Akron has a new pop-up bookstore and writing center focused on highlighting diverse authors in all aspects of literature and nonfiction.
Author and activist Rachel Cargle started Elizabeth's earlier this year as an independent online bookstore. She’s using the power of her own voice and her nearly 2 million Instagram followers to change the landscape for how we see writers and authorship.
Cargle launched Elizabeth's online bookshop in May, the same month protestors filled streets across the country protesting racial injustice in the wake of the police killings of George Floyd and Breonna Taylor.
Over the summer links to anti-racist books and authors flooded social media streams. By July, sales of books on anti-racism jumped 2,000%.
"The new intense focus on anti-racism does not mean it's a new topic of conversation," Carlge said.
To Cargle, who is originally from Green, the surge means a lot of white people are now opening their eyes to concepts people of color have been fighting for centuries: "to be heard, to be valued, to matter, to be respected, to stay alive."
It's about more than sharing a hashtag or adding a list of Black authors to your Instagram feed.
"I hope that this time is just an onramp to continued learning and not just a social media trend or a social fad," she said.
Akron’s newest indie store
Northeast Ohio doesn't boast the number of independent bookstores that other metros have, especially when it comes to stores owned by people who aren't white.
"It was one of the things that prompted me to even come up with the idea to start a bookstore," Cargle said.
"As a writer and having lived in New York City I was so used to jumping up and running down the street to a local bookstore to sit and be inspired by the authors on the shelves."
But when Cargle moved back to Akron she was disappointed in the lack of options her hometown had to offer.
"So I decided to do it myself," she said.
She launched Elizabeth's pop-up Sept. 19, which is located inside Compass Coffee in Akron's Middlebury Neighborhood.
Black and Brown authors write about so much more than anti-racism, Cargle said, just take a look on the shelves at Elizabeth's.
She wants people to come in and see books about surfing or marine biology written by nonwhite authors.
"A book about something that they never would have made the connection between Blackness and this part of existence. But we're there, and we're creating meaningful stories," she said. "We're writing science fiction. We're telling our experiences in various areas of life, and I hope that's celebrated at Elizabeth's."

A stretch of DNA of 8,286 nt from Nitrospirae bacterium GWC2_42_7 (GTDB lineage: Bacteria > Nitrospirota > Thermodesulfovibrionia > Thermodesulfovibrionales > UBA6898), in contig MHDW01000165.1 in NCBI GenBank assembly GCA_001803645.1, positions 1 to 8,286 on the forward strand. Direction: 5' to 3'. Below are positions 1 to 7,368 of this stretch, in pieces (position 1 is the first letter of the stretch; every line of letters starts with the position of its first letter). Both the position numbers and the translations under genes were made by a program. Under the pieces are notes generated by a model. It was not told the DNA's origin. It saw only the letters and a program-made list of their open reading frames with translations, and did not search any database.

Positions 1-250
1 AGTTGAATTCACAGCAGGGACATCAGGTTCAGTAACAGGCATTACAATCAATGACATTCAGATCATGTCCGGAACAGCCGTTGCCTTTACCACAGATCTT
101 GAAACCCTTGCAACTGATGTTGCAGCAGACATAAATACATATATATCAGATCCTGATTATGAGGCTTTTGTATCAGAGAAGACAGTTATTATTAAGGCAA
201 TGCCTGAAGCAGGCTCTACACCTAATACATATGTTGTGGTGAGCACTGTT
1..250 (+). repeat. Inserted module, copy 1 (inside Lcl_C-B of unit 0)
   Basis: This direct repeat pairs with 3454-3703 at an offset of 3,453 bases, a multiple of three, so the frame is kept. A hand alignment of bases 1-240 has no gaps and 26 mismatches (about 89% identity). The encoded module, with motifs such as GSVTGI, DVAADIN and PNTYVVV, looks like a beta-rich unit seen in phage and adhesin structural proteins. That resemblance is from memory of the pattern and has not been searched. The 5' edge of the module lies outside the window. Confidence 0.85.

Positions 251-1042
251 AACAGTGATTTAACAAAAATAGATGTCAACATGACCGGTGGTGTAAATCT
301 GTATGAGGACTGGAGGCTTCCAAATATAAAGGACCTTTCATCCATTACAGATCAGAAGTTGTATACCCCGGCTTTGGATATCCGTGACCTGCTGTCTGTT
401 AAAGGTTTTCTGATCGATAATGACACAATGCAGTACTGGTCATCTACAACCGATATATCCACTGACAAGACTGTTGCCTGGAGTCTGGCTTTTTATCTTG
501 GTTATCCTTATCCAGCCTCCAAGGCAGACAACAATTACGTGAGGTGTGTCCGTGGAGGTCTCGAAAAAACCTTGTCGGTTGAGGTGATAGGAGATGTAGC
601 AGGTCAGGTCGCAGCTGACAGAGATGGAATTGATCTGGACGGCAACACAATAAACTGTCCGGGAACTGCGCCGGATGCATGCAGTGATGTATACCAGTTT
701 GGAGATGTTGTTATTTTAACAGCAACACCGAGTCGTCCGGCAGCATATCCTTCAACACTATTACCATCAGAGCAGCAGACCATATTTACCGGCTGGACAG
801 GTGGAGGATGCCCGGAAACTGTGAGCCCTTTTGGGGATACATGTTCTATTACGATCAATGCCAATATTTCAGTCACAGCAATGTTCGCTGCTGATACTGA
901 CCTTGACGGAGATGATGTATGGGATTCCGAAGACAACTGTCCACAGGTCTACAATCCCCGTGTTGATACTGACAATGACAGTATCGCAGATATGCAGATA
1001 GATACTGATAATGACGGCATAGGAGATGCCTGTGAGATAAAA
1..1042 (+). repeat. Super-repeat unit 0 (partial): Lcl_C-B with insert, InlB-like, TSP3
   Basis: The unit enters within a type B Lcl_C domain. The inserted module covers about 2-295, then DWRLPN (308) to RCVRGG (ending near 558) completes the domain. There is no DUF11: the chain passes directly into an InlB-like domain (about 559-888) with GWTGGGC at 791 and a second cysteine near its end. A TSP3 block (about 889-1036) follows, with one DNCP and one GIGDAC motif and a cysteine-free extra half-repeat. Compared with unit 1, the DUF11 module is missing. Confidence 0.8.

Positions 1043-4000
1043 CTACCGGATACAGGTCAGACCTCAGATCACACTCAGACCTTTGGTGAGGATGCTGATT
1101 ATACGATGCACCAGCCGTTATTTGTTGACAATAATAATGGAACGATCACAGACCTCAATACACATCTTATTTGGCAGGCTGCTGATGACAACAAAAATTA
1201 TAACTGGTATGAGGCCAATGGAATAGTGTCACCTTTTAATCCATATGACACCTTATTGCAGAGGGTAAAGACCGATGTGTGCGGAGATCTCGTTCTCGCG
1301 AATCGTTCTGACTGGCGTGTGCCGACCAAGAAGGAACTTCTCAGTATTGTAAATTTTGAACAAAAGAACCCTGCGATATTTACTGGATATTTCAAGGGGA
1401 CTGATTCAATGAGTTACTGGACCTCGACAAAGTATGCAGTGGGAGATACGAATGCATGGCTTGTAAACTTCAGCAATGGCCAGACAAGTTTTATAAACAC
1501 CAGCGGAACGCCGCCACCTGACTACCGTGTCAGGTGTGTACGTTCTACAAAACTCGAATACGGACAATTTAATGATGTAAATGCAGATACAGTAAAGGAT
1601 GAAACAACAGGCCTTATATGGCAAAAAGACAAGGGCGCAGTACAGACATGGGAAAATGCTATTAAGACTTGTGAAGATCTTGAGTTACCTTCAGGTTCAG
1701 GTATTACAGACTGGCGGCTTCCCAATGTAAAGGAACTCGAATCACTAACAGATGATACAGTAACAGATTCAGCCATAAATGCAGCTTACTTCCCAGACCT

Helping people write their stories
The bookstore is just half of Cargle's mission to celebrate authors. In tandem with the pop-up shop, she started Elizabeth's Writing Centre.
"So much of seeing ourselves in literature is actually being able to write our own stories," she said.
She hopes the literary center inspires writers to create their own stories from the disabled community to LGBTQ+ writers to immigrant communities.
"It's something that I as a little girl here in Akron would have absolutely adored! And I'm excited to see how everyone from younger children all the way up to the senior community here in Akron – who have so many incredible stories to tell – that are able to come together and get those down on paper,” she said.
The Loveland Foundation
10% of proceeds from Elizabeth’s book sales go to Cargle’s own nonprofit The Loveland Foundation.
What started out as a birthday fundraiser has grown into a foundation that helps connect Black women and girls with free mental health services.
"There's no hoops that Black women and girls have to jump through to get this service," Carlge said. They don't have to "prove their trauma."
"I wanted to find a way to break that cycle. The Loveland Foundation, through our therapy fund, we have a simple sign-up list for Black women and girls," she said.
They’re connected to therapists who reflect them culturally.
"So we’ve been connecting with incredible listservs of therapists full of Black women, full of trans and queer people, to give the people who [are] seeking therapy an opportunity to really heal under the direction and the therapy of people who can connect with them in a very deep way," she said.
Writing her own story
Cargle is in the middle of writing her own book titled "I Don’t Want Your Love and Light" about the intersection of race, feminism and womanhood.
The book is also part memoir.
"I'm excited to get this out into the world and for people to know me a little better and hopefully connect with the work that we do," she said.
"It's whirlwind to both grapple with myself in this new career and this new space that I'm existing in where people are truly listening to me for understanding about something," she said.
She hopes she’s giving people the tools they need to better exist in the world.
"It's just really cool to have been able to build a career where I can do fun things like open a bookstore, as well as do really more intensive things like lecture at some of the Ivy leagues. I recently got to walk in New York Fashion Week," she said.
"I'm just really excited and proud of the different spaces I’ve been able to exist in in meaningful ways."